top of page

Aliye Erkurtulgu



My photography practice generally revolves around collecting instances and throwing a glance at the quotidian. My personal archive, composed of visual and audio recordings of souvenirs and memories, is an inseparable part of my life and grows by accompanying my daily routine...  


For some time now, my living space is composed of a shed built on a large terrace. I consider it a safe space and do not want to be separated from it. Although I sometimes struggle to find a reason to go on the terrace, I get to observe my surroundings irrespective of time or season. Due to personal reasons and the pandemic, my relationship to my safe space transformed into a requirement rather than a choice. Although the neighborhood I was born in and lived all my life is a part of my safe space, for the time being, my view from the terrace shapes my sole experience with it. 


It feels like Buca is looked down upon compared to other districts of İzmir. Perhaps because it is too crowded, socio-culturally diverse, or there is too much traffic and you feel the chaos of the metropolis... I feel like the Dumlupınar neighborhood, located right in the heart of Buca, is completely isolated from this chaos. The transformation this neighborhood is going through is minimal compared to other parts of İzmir and Buca. You can still recognize the faces on the street. We always elect the owner of the corner shop as the neighborhood representative so that we know where to find him. 


My neighborhood is assorted with a kindergarten, middle and high schools, a church, a mosque, a venue for wedding ceremonies, dormitories, workshops, and a coal workshop... You will find residential buildings -usually no taller than 2-storeys since there is a limit enforced in the area- standing next to one another. Tiled roofs make up most of my field of view. Right across from me is the Catholic Church, the dogs barking in its garden and the priest shouting back at them. The lights of the church fall on to my terrace at night. These are all parts of my living space. Most of the residents of the neighborhood have little interaction with their surroundings, like me. With the pandemic, it feels deserted - everyone is at home and it is so quiet that you can hear a pin drop. I have not spent a quiet day in this neighborhood prior to the pandemic as my house is right next to the kindergarten facing the firewood shop. The sounds coming from these spaces were parts of my living space. On the other hand, I cannot complain about the silence now... As everyone started staying home, my perspective of my surroundings had to change, too. During these times characterized by the lack of movement or people, I tried to capture images from my neighborhood without leaving my living space. In a way, adding some motion in my own life...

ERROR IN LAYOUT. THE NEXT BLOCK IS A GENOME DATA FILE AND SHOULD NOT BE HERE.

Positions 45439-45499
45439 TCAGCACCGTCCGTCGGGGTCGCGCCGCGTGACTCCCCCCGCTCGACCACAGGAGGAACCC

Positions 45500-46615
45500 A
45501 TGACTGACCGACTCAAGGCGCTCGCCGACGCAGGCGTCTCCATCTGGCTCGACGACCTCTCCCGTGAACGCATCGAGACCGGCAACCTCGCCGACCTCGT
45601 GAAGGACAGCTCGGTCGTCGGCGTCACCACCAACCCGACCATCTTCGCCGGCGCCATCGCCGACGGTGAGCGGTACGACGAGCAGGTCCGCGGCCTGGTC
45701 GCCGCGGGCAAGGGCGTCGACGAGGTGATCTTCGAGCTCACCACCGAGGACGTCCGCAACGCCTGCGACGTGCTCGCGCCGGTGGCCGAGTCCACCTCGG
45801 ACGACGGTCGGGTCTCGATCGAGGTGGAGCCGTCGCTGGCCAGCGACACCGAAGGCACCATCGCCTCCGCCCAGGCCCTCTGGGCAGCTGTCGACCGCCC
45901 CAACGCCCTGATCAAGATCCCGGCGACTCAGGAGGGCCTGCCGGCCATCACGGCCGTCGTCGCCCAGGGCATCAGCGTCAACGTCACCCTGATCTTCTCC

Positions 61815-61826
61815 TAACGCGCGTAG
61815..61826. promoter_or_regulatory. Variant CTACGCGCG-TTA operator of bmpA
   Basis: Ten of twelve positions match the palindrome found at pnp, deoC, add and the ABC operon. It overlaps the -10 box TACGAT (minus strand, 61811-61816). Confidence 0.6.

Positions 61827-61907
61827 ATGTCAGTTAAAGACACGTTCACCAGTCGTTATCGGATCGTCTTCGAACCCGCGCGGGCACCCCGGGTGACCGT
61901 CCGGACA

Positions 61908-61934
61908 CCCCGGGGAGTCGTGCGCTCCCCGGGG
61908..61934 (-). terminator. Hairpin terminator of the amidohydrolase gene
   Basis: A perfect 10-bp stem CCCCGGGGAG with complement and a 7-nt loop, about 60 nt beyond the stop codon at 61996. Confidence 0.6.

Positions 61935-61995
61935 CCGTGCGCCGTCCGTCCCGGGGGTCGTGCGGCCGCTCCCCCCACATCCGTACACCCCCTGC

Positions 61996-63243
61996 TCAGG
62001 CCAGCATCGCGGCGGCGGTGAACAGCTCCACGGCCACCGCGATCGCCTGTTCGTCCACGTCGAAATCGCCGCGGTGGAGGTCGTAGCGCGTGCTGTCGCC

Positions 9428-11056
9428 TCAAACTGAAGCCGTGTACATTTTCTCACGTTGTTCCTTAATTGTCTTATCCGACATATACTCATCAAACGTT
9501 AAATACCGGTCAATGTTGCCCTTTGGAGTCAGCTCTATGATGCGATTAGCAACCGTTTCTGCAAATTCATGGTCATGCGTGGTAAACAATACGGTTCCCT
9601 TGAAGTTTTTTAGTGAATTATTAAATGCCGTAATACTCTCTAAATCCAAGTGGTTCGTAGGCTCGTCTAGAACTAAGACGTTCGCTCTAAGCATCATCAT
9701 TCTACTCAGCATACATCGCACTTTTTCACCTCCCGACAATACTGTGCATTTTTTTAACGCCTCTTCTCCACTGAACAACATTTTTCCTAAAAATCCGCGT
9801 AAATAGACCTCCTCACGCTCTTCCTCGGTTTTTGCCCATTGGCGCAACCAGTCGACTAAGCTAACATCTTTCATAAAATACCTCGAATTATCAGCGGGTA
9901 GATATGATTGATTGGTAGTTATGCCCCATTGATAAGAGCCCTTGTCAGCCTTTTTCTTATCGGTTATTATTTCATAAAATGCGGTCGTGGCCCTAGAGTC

bottom of page